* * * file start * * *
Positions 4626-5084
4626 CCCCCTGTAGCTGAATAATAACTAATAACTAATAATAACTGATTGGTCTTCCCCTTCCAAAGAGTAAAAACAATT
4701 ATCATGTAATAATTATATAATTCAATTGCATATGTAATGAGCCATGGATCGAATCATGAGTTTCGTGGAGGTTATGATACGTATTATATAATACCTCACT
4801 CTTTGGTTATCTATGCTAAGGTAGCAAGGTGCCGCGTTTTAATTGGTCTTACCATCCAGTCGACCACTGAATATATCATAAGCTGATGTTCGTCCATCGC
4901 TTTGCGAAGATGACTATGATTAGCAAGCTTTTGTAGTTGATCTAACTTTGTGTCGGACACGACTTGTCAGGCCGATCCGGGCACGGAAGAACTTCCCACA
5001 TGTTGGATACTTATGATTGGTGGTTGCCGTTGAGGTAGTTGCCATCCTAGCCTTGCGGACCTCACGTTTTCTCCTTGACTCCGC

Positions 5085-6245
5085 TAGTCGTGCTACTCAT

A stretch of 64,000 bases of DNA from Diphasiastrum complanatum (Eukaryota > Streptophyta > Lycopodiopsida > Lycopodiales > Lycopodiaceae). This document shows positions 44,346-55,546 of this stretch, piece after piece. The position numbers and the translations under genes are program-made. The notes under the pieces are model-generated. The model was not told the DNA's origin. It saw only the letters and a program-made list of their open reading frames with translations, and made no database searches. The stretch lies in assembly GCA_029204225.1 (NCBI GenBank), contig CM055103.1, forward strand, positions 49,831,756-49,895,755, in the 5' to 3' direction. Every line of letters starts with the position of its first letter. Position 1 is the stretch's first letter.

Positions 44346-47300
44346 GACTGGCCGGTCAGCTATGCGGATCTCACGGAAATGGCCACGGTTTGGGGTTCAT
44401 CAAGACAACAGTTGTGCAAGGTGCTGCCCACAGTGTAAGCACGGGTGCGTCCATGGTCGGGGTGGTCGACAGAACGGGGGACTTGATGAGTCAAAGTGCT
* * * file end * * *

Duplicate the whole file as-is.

Positions 4626-5084
4626 CCCCCTGTAGCTGAATAATAACTAATAACTAATAATAACTGATTGGTCTTCCCCTTCCAAAGAGTAAAAACAATT
4701 ATCATGTAATAATTATATAATTCAATTGCATATGTAATGAGCCATGGATCGAATCATGAGTTTCGTGGAGGTTATGATACGTATTATATAATACCTCACT
4801 CTTTGGTTATCTATGCTAAGGTAGCAAGGTGCCGCGTTTTAATTGGTCTTACCATCCAGTCGACCACTGAATATATCATAAGCTGATGTTCGTCCATCGC
4901 TTTGCGAAGATGACTATGATTAGCAAGCTTTTGTAGTTGATCTAACTTTGTGTCGGACACGACTTGTCAGGCCGATCCGGGCACGGAAGAACTTCCCACA
5001 TGTTGGATACTTATGATTGGTGGTTGCCGTTGAGGTAGTTGCCATCCTAGCCTTGCGGACCTCACGTTTTCTCCTTGACTCCGC

Positions 5085-6245
5085 TAGTCGTGCTACTCAT

A stretch of 64,000 bases of DNA from Diphasiastrum complanatum (Eukaryota > Streptophyta > Lycopodiopsida > Lycopodiales > Lycopodiaceae). This document shows positions 44,346-55,546 of this stretch, piece after piece. The position numbers and the translations under genes are program-made. The notes under the pieces are model-generated. The model was not told the DNA's origin. It saw only the letters and a program-made list of their open reading frames with translations, and made no database searches. The stretch lies in assembly GCA_029204225.1 (NCBI GenBank), contig CM055103.1, forward strand, positions 49,831,756-49,895,755, in the 5' to 3' direction. Every line of letters starts with the position of its first letter. Position 1 is the stretch's first letter.

Positions 44346-47300
44346 GACTGGCCGGTCAGCTATGCGGATCTCACGGAAATGGCCACGGTTTGGGGTTCAT
44401 CAAGACAACAGTTGTGCAAGGTGCTGCCCACAGTGTAAGCACGGGTGCGTCCATGGTCGGGGTGGTCGACAGAACGGGGGACTTGATGAGTCAAAGTGCT